1984? Read “WE” -Orwell says so

With 1984 back on the bestseller lists, it is timely to echo Orwell’s recommendation of an altogether more obscure dystopian classic.

We is a science fiction cult offering by a lesser known Russian author, Zamyatin, penned nearly a century ago. The book is a sparse read. Yet its central idea resounds today. As Orwell states in his 1946 review of We:

“…a study of the Machine, the genie that man has thoughtlessly let out of its bottle and cannot put back again.”

That’s a line which could pique the interest of any reader with one eye on the near future, or as an antecedent AI tale — or, more presently, anyone interested in 1984-style Big Brother tactics and today’s weird world of ‘alternate facts’.

We plods, and rightfully so given that the book invokes the drab mode of a machine-led future. There are few fireflies…

“I smiled, looking into the pupils of her eyes. I followed first one eye and then the other, and in each of them I saw myself, a millimetric self imprisoned in those tiny rainbow cells.”

Some 70 years back, Orwell penned his review of We. I feel kindred to the great man’s take on the book and happily signpost you to it —noting this one quirky typo that you will spy in the full text: “ideololgically”… unless, surely not? Had Orwell’s penchant for neologism somehow foreseen the abbreviated text-speak of today? (lol). Here’s an extract

The first thing anyone would notice about We is the fact — never pointed out, I believe — that Aldous Huxley’s Brave New World must be partly derived from it. Both books deal with the rebellion of the primitive human spirit against a rationalised, mechanised, painless world, and both stories are supposed to take place about six hundred years hence. The atmosphere of the two books is similar, and it is roughly speaking the same kind of society that is being described though Huxley’s book shows less political awareness and is more influenced by recent biological and psychological theories.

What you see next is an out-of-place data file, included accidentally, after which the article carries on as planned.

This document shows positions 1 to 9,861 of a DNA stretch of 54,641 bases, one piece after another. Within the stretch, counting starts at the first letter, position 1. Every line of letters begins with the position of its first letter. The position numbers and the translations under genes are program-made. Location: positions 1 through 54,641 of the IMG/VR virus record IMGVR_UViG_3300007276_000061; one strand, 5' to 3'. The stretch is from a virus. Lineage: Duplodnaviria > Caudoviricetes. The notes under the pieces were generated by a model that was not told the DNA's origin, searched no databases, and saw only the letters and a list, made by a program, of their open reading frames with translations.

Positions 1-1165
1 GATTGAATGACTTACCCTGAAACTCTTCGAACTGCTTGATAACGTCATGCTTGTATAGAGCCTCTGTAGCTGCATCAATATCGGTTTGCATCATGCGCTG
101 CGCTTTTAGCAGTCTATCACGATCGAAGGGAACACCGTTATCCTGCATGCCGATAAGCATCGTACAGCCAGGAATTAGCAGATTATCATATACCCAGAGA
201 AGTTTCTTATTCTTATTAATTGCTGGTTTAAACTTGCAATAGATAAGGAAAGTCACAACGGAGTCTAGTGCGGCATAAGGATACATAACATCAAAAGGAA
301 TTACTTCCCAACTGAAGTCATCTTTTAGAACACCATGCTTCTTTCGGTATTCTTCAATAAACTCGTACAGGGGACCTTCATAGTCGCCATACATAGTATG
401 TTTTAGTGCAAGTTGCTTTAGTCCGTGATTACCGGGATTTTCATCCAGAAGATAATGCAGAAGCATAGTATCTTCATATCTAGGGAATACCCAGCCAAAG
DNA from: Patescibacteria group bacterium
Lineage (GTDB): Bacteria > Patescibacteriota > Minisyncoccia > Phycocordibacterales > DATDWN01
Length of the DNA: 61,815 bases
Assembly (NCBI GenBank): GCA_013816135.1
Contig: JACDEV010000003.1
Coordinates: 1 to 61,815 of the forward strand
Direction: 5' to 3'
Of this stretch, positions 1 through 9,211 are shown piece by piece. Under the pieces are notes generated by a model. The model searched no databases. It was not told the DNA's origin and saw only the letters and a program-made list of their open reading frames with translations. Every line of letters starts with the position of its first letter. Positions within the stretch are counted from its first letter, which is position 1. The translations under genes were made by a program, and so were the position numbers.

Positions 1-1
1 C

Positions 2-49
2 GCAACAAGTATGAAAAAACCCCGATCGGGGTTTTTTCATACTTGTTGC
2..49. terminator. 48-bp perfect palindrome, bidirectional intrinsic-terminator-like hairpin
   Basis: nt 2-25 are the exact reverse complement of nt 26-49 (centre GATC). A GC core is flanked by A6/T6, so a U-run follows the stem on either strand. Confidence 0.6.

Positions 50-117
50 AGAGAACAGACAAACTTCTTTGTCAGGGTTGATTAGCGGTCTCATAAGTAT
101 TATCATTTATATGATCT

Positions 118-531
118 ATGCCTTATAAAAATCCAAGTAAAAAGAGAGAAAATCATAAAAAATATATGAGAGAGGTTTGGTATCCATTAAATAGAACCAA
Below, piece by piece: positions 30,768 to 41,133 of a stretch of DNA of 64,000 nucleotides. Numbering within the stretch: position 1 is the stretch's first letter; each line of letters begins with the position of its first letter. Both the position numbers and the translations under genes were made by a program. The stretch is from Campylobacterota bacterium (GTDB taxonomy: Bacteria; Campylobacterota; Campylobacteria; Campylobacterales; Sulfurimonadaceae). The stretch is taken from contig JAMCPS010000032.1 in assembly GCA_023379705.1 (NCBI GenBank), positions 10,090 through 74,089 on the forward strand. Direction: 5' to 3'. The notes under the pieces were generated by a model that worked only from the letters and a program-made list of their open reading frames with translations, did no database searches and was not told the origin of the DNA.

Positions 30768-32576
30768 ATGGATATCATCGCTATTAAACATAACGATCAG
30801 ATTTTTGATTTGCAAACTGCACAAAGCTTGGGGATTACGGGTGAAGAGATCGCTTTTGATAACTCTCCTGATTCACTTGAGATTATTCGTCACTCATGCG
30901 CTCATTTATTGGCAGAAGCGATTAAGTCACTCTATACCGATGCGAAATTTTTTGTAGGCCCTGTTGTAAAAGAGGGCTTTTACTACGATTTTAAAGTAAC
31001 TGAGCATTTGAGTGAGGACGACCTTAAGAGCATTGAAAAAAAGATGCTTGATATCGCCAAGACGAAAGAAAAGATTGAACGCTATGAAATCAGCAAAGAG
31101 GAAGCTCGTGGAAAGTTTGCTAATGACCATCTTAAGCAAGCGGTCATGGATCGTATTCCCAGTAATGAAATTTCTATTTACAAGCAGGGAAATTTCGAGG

In the twenty-sixth century, in Zamyatin’s vision of it, the inhabitants of Utopia have so completely lost their individuality as to be known only by numbers. They live in glass houses (this was written before television was invented), which enables the political police, known as the “Guardians”, to supervise them more easily. They all wear identical uniforms, and a human being is commonly referred to either as “a number” or “a unif” (uniform). They live on synthetic food, and their usual recreation is to march in fours while the anthem of the Single State is played through loudspeakers…
At stated intervals they are allowed for one hour (known as “the sex hour”) to lower the curtains round their glass apartments…

If you want to find out what happens behind the curtains while reading an intriguing allegory for ‘today’, penned nearly a century back, then We awaits.